Dear Fragile Men: Twitter Is Here to Help With #MasculinitySoFragile

The hashtag is not a feminist crusade. It's nudging us toward a better world.

We are in a moment of cultural change, in which traditional masculinity — of the white, straight, Christian, beer-drinking, action movie-watching, football-betting, ball-scratching, Call of Duty-playing, steak-eating persuasion — is expanding to include other definitions of being a man. Naturally, this freaks some people out. We see the backlash in such cultural moments as Gamergate, the Hugo Award Sad Puppy fiasco, the rise of the decidedly unchivalrous Donald Trump.

These are not random markers. What was once an identity guaranteed to give its beneficiaries automatic top societal position still mostly gives them automatic top societal position, but the mainstreaming of conversation around gender politics makes it slightly more malleable. If you are such a man — you’re probably too busy sending a dick pic or composing a Youtube comment to be reading this. But even so, put down that dick pic you’re about to send and go to Twitter. No, don’t post the dick pic on Twitter; look at the trending hashtag, #MasculinitySoFragile. It has garnered tweets with the following takeaways:

Criticizing toxic masculinity is not a personal attack on you, men.

At press time, nearly 3,000 women of Twitter have responded that not wanting to have sex with someone has garnered vitriol.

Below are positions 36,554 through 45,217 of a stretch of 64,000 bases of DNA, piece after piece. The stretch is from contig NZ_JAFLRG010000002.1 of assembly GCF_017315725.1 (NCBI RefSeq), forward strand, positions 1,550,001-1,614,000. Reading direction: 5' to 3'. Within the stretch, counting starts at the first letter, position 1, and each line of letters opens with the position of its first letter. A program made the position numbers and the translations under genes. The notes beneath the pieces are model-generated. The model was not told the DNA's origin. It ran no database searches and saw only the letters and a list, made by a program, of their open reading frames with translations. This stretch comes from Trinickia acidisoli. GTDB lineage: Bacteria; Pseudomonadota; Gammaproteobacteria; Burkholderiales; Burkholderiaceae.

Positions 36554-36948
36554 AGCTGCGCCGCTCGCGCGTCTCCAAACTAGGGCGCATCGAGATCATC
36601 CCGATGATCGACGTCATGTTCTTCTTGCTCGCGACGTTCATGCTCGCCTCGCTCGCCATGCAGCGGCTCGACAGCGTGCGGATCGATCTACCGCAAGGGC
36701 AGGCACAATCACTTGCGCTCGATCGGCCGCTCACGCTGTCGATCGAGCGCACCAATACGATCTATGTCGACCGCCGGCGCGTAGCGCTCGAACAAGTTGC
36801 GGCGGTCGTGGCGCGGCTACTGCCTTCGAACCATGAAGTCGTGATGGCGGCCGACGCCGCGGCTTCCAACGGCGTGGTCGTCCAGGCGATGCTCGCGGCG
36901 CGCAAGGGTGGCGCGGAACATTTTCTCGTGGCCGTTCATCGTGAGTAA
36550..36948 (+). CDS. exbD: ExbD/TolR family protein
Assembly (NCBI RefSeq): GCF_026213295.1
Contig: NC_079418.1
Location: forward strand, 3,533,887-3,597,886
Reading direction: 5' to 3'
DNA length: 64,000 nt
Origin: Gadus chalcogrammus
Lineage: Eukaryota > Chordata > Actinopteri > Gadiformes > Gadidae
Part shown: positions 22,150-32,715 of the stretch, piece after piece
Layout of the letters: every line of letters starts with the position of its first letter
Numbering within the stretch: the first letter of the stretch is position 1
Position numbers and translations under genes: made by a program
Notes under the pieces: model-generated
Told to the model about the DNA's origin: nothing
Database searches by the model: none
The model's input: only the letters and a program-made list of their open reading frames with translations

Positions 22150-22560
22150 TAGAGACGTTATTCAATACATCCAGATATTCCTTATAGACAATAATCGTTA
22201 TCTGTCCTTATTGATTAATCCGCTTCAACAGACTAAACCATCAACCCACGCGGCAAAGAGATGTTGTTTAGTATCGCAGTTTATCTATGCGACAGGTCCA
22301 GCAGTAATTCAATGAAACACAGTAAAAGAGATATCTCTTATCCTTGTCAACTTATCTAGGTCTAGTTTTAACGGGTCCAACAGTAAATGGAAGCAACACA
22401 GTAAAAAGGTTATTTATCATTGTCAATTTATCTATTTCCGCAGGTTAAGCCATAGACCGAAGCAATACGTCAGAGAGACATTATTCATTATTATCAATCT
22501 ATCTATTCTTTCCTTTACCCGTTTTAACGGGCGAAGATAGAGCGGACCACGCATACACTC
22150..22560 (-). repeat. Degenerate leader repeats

As Buzzfeed also weighs in on, products that label certain things as particularly “masculine” are ridiculous.

Men who are taking this as a personal attack, good job really proving everyone right.

Toxic masculinity makes you miss out on relationships

This isn’t a gender war, plenty of men agree — including figures you might not think of as “feminist.” See, here’s Irvine Welsh, the author whose characters constantly insult one another as “cunts.”

And finally, manly men of the world, if you just let go, your life will actually be much more pleasant. You’ll have more friends and fewer injuries.

Twitter can often be a dumb, cluttered echo chamber — but every so often it sparks meaningful discussion. This is not a misandric crusade; it’s an issue of how to live. Traditional masculinity is toxic not only to the non-masculine individuals it victimizes but also to men who feel pressured to embody it. A men-only world is not, in fact, anyone’s world.

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